Early Whole Blood for Patients Requiring Massive Transfusion after Major Trauma. Addendum
Addendum to final rept. 1 Mar 2012-30 Sep 2013
TEXAS UNIV HEALTH SCIENCE CENTER AT HOUSTON
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The acquired coagulopathy of trauma is responsible for a large percentage of early deaths in civilian trauma practice and is a major cause of battlefield mortality. Widespread recognition has provided a rationale for fundamental changes in the initial management of severely injured patients through prevention of hypothermia, damage control surgery, massive transfusion protocols and early triage to intensive care units for optimized resuscitation. Despite these major advances, hemorrhage remains a leading cause of early death in both civilian trauma and military combat casualty care. However, it is unclear how early whole blood will affect coagulopathy in this cohort of patients as compared to the current standard of care. This study assessed if patients who require massive transfusion could be accurately predicted early after emergency department arrival and assessed if the use of stored whole blood during initial resuscitation would reduce transfusion needs compared to transfusion with component therapy and thus improve outcome. The primary clinical project has completed enrollment, randomizing 115 subjects. Additionally, the two ancillary projects have completed analysis data collected from subjects in this study to characterize the complement, platelet and immune-inflammatory response after trauma as well as the effect of adiposity after shock and resuscitation in these severely injured patients.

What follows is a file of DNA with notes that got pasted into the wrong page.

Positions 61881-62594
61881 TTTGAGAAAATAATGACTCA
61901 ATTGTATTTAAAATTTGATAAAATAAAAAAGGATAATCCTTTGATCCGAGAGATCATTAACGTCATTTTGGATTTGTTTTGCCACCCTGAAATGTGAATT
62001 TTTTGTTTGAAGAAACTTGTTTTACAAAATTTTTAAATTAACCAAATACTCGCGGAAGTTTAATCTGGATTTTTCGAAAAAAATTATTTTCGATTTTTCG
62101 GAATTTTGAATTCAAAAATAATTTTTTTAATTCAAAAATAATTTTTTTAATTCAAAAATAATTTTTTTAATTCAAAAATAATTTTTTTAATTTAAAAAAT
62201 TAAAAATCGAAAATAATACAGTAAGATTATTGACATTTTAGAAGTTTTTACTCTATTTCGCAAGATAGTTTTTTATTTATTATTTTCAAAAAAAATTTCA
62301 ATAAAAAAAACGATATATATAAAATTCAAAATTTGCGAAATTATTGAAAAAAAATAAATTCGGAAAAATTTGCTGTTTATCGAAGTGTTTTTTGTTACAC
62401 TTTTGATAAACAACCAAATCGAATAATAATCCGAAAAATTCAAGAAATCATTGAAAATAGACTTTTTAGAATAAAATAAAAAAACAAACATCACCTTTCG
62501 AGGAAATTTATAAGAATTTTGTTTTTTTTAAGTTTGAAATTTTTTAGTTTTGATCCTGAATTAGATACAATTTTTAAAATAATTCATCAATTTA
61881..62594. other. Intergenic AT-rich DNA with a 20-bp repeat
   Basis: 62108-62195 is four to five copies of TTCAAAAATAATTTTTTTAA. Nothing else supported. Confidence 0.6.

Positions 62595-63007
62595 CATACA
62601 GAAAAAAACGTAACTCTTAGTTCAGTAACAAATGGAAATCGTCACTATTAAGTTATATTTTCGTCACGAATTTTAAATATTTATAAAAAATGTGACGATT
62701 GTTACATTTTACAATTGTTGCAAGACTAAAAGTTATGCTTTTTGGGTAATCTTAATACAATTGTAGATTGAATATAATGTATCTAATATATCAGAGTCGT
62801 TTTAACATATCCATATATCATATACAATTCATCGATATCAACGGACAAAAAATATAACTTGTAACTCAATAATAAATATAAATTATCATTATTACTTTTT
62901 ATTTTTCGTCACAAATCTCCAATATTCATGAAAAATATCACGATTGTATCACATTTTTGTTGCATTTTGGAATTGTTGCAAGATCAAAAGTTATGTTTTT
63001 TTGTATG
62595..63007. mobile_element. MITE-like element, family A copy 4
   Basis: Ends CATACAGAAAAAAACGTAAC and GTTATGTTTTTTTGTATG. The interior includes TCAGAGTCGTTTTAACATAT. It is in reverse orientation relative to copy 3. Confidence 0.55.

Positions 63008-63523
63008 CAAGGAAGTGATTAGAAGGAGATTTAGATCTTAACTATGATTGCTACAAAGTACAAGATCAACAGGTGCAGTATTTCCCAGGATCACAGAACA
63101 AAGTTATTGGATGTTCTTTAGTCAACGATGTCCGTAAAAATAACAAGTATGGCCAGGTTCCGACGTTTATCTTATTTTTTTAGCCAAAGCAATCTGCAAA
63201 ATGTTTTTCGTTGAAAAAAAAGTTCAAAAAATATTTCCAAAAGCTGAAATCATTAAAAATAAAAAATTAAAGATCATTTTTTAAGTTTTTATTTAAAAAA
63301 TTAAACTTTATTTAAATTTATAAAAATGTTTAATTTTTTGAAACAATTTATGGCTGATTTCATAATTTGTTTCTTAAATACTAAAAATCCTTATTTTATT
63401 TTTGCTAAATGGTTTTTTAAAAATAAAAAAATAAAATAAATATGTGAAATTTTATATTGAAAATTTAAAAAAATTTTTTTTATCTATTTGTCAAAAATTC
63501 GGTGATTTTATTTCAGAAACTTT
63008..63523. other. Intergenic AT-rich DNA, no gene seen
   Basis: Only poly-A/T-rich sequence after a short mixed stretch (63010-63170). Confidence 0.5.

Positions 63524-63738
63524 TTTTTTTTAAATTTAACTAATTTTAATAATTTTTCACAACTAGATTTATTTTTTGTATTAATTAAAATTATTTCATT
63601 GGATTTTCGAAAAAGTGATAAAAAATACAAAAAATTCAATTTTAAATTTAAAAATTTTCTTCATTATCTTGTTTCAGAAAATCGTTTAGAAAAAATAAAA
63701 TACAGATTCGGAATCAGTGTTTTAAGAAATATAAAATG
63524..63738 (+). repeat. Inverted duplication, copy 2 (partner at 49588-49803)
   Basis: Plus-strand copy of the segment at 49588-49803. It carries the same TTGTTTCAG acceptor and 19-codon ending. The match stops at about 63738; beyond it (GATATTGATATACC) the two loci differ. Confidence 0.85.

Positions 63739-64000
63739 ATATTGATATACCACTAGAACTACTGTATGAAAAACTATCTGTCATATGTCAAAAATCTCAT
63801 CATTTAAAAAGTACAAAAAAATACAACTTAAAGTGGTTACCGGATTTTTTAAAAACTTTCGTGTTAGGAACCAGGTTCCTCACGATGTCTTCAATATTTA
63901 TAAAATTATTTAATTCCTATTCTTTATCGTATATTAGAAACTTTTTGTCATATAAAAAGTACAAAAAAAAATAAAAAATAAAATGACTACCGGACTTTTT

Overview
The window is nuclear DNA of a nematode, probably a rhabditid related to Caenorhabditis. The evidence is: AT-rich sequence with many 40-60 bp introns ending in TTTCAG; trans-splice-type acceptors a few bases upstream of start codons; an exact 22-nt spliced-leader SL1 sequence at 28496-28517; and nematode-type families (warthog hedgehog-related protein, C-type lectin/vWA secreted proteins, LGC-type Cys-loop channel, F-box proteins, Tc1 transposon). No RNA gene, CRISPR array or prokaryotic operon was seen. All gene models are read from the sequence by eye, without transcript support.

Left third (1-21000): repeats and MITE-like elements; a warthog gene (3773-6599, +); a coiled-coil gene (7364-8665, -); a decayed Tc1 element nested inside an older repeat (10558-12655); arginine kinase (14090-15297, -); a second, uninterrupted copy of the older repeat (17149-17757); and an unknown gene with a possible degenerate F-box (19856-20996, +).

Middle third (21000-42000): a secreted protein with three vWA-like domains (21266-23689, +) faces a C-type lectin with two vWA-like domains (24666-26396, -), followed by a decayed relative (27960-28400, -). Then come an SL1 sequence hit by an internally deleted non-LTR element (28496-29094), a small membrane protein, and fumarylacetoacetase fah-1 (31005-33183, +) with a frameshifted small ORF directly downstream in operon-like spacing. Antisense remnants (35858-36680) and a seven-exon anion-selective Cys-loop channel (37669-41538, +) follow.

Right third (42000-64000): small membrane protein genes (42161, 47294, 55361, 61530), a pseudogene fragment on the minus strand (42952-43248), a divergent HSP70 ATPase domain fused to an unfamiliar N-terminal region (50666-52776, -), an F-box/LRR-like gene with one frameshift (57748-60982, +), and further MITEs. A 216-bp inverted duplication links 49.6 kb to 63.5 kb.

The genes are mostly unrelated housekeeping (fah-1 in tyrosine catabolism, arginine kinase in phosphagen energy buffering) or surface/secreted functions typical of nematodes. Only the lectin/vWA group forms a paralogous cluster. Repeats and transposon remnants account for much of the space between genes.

- Medicine and Medical Research